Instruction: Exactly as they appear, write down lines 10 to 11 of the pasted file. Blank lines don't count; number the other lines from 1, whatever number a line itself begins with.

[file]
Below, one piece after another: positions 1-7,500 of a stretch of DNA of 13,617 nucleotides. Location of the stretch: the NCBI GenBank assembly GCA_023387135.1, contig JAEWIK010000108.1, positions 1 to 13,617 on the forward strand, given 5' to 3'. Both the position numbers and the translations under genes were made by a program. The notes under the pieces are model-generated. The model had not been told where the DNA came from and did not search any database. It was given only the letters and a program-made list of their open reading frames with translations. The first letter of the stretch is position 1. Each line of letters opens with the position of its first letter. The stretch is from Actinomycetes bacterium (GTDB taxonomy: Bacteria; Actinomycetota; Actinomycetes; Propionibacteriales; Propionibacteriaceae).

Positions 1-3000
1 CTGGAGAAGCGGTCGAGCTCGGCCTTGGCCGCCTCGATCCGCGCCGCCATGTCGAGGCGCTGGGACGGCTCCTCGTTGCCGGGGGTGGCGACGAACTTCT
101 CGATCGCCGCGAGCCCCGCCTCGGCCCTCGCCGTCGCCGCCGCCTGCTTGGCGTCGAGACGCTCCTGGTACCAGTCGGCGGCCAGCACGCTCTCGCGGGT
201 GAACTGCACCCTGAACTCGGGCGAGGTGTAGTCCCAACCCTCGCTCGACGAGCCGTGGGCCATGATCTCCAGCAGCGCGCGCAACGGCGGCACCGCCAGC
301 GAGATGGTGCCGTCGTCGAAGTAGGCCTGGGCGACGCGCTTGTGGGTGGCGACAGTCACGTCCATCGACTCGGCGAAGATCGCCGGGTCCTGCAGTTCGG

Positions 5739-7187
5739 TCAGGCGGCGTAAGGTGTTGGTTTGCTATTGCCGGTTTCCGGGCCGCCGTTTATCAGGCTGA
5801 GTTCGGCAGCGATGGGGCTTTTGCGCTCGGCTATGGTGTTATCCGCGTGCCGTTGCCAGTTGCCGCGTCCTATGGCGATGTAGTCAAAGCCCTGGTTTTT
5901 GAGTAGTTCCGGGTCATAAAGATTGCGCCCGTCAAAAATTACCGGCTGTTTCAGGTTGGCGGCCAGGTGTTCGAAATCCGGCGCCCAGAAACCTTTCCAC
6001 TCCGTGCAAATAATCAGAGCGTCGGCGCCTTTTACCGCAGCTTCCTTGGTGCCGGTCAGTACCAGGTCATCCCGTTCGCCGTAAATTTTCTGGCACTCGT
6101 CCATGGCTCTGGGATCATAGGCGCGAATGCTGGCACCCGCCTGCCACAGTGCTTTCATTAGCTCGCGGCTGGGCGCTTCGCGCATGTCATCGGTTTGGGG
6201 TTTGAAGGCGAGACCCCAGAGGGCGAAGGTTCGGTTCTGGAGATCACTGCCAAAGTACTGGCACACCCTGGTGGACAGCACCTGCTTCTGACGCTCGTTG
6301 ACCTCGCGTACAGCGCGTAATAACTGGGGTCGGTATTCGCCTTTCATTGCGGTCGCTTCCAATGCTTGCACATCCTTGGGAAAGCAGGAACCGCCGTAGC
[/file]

5901 GAGTAGTTCCGGGTCATAAAGATTGCGCCCGTCAAAAATTACCGGCTGTTTCAGGTTGGCGGCCAGGTGTTCGAAATCCGGCGCCCAGAAACCTTTCCAC
6001 TCCGTGCAAATAATCAGAGCGTCGGCGCCTTTTACCGCAGCTTCCTTGGTGCCGGTCAGTACCAGGTCATCCCGTTCGCCGTAAATTTTCTGGCACTCGT